OBESITY AND JOINT PAIN
Tid Bits of Info
- 1 in 5 people are diagnosed with OA but 1 in 3 obese people develop OA.
- More than 27 million people are diagnosed with OA every year.
- Every pound of excess weight exerts approximately 4 pounds of extra pressure on the knee joints.
- To lose 1 pound of body weight, you have to “burn” approximately 3500 calories.
- If you develop painful joints, seek the advice and treatment from a Physical Therapist.
According to The State of Obesity: Better Policies for a Healthier America released in September 2016, Washington, D.C. now has the second lowest adult obesity rate in the nation. Click here to to know the obesity rate of your state.
Does gaining weight and being “over-weight” cause more joint pain in the body? Osteoarthritis is one area where we see an increase in joint pain due to weight gain. The frequency of Osteoarthritis (OA) in the obese population is 1 out of 3 people, but some obese people struggle to see this think. Why? Because they have carried excess body weight for a long time and only now are beginning to experience pain. Healthcare professionals work with obese patients to help them lost weight and life a healthier lifestyle.
The fat or adipose tissue is being studied a great deal because it is thought to release chemicals (cytokines specifically adipokines) that can lead to an increase in inflammation throughout the body and joints. The inflammatory response has been linked to the development of OA throughout the body. These chemicals and the inflammatory response can cause pain and increase the difficulty of treating many conditions such as Rheumatoid arthritis.
Joints and Joint Pain
The joints of the body are the union of 2 or more bones that move or articulate together. The ends of the bones are covered with a smooth, articular cartilage (hyaline cartilage) that can “wear out” and get damaged over the course of one’s lifetime. If the damage or arthritic change is great enough, the joint will hurt and in the worst case scenario might have to be replaced by an orthopaedic surgeon.
Obesity and Joint Pain
The joints of the body are subjected to shear and compressive forces with every movement. These forces are handled by static and dynamic stabilizing structures around the joint, but the increased force placed on the joints of an obese person can be too great to handle. The frequency of Osteoarthritis (OA) in the obese population is 1 out of 3 people! The joints that are most frequently affected are the weight bearing joints such as the hips and knees.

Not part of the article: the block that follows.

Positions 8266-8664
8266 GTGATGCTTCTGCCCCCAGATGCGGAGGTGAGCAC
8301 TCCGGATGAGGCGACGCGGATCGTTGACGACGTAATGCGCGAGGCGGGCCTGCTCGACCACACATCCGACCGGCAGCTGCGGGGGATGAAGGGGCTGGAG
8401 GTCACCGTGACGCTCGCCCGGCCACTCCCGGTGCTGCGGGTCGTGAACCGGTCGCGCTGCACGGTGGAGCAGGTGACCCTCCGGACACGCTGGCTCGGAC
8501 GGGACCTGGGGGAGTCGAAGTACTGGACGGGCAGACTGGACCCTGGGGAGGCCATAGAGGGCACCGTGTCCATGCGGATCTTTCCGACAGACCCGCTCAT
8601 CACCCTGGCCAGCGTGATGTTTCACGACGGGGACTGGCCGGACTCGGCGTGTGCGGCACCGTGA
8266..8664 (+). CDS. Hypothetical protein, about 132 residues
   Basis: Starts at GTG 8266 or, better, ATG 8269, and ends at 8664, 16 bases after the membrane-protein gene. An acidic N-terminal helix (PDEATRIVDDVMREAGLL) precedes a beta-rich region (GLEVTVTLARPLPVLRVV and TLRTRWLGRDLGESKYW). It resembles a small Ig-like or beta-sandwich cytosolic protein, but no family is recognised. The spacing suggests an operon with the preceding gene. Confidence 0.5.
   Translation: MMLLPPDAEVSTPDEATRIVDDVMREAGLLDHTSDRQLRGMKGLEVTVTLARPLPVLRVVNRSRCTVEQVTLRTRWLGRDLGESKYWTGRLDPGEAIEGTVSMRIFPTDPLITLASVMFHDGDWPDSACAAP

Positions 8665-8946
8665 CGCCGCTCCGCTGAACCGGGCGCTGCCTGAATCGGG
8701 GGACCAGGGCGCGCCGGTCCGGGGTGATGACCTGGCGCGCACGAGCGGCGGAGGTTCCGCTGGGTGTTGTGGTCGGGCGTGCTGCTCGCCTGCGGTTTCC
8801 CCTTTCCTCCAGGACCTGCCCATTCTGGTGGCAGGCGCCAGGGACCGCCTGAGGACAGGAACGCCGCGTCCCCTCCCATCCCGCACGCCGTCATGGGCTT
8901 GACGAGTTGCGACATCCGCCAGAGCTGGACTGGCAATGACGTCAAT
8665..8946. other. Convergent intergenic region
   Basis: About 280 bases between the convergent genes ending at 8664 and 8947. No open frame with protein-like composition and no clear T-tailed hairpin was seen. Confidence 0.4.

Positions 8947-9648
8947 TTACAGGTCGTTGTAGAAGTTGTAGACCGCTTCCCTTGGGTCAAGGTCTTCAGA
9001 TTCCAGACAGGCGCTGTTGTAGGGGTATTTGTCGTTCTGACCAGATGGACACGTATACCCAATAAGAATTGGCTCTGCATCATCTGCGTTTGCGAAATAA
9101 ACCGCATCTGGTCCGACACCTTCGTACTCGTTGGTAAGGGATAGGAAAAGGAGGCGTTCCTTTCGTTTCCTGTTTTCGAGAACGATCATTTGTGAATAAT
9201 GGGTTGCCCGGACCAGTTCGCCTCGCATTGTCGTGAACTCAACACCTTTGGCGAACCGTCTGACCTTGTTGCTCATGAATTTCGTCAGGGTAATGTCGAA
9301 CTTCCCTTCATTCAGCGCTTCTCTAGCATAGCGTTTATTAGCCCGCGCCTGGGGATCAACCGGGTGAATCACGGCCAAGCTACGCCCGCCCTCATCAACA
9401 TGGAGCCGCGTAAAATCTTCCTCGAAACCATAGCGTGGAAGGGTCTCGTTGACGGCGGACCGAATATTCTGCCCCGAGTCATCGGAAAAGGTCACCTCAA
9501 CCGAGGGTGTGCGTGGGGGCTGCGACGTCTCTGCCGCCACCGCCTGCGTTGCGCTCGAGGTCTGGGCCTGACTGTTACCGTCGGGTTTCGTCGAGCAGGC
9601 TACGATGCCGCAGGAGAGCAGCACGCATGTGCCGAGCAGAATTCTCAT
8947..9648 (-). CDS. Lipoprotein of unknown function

Once patients begin to suffer from OA and other forms of joint pain, they are less active. This inactivity leads to more weight gain, and this cycle is not good for their joints or general health.
Losing Weight and Getting Better
Losing weight and maintaining a regular exercise routine will help to increase the quality of one’s life. Exercise and diet must be linked to be successful at a weight reduction program. To lose one pound, an individual has to “burn” approximately 3500 calories. Therefore, the best way to reduce body weight is to eat less and exercise.
One major problem with healthcare professionals that treat obese people is the inability of the person to perform exercises due to their joint pain. Physical Therapists are well versed in developing these programs for the injured or “hurting” obese person. The focus will be to get the injured or painful joint or joints moving. There will weight bearing and non-weight bearing exercises that will help restore as much motion and function as possible. Many times if the person is able to increase the activity and function of the dynamic stabilizing structures (muscles) around the involved joint (s) the person will perceive less pain and be able to move more freely. Many studies indicate that the nerves and muscles do not communicate very well in the presence of inflammation and pain. If the re-education process can stimulate an increase in neuromuscular activity, there is a good chance that the patient will experience less pain and increased function.
Visiting a Physical Therapist is easy and does not require a trip to your doctor. Your insurance plan might require you to have a referral from your primary care physician but you do not have to have a doctor’s prescription to attend Physical Therapy.
An over-weight or obese person can develop a host of health-related issues that can lower the quality of life. Joints are subject to added stress and strain due to added body weight and changes related to specific chemicals that are released from adipose or fat tissue. The chemicals can increase the amount of inflammation within the joints and cause pain to occur. The best solution, but certainly not the easiest is to lose body weight, gain neuromuscular control and gain strength throughout their musculoskeletal system.